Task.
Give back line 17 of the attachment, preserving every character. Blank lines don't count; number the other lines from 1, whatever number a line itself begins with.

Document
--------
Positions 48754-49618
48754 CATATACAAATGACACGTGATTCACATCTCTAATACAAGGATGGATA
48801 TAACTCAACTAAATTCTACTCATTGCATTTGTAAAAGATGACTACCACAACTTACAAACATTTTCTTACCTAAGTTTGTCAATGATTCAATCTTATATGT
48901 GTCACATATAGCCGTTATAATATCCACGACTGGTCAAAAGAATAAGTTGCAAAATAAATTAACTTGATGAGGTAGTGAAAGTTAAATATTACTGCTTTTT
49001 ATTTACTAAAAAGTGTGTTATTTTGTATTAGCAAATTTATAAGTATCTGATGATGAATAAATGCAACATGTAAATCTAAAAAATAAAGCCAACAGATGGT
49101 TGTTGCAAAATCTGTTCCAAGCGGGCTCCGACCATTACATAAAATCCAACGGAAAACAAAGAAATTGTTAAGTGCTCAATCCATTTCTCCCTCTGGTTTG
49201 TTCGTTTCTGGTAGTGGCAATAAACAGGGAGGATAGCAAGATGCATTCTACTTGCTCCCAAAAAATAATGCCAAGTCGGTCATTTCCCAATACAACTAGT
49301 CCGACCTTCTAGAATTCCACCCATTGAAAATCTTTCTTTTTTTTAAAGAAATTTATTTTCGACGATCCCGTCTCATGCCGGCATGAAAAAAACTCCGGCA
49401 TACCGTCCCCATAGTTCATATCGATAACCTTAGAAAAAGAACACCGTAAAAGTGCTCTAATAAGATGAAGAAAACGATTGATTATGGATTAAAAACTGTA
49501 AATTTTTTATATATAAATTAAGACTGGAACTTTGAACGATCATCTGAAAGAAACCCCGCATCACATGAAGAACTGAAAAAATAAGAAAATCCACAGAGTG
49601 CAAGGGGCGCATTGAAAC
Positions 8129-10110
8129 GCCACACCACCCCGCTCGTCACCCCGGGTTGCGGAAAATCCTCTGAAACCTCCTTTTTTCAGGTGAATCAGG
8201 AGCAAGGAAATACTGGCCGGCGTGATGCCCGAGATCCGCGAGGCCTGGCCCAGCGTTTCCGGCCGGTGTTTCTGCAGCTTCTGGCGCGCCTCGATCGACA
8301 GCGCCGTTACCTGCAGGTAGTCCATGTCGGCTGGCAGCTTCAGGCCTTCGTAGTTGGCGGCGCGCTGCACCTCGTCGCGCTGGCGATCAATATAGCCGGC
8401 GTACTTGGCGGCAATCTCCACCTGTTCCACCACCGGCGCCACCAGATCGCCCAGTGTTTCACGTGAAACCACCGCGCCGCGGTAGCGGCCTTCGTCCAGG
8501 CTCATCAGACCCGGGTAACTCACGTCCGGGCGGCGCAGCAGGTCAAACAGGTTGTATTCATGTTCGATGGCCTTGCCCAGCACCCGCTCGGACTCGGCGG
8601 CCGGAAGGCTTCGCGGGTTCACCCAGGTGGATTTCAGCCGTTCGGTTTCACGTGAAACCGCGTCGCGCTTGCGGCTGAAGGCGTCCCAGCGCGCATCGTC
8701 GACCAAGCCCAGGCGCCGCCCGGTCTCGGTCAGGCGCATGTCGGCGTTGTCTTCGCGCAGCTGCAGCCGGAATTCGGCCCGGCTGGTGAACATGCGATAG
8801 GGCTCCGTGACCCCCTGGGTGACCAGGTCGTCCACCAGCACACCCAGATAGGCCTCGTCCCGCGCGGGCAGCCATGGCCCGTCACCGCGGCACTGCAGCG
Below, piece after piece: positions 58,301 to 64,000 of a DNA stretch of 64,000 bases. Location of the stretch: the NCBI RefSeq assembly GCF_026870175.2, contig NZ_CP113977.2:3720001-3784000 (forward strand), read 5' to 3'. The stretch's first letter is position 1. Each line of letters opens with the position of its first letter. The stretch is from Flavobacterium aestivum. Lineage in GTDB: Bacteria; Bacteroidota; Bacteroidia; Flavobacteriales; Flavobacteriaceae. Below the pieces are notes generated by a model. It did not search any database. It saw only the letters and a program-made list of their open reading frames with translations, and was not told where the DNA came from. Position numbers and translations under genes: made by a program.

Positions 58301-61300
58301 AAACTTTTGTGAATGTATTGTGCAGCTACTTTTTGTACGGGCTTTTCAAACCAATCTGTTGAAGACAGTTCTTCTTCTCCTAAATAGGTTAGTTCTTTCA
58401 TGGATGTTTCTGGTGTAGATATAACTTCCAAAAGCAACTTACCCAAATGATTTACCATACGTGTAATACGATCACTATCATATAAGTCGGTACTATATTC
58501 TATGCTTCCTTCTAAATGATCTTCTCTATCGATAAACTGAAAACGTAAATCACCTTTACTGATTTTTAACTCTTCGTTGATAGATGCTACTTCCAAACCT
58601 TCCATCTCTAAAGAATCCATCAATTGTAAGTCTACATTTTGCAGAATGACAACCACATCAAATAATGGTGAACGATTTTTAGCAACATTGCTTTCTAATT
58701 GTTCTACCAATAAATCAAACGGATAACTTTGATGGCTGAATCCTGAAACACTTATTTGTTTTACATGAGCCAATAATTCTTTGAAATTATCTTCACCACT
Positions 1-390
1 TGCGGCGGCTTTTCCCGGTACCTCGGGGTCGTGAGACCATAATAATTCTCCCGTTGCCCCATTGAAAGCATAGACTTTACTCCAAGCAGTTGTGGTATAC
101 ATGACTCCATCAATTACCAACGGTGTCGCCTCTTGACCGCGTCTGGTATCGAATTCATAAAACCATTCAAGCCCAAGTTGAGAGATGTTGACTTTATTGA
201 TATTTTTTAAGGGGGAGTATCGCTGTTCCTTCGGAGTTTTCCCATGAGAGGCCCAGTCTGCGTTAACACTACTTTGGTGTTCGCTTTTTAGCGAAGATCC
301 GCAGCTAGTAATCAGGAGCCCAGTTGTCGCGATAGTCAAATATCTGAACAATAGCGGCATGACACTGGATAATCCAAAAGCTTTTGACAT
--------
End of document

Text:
8501 CTCATCAGACCCGGGTAACTCACGTCCGGGCGGCGCAGCAGGTCAAACAGGTTGTATTCATGTTCGATGGCCTTGCCCAGCACCCGCTCGGACTCGGCGG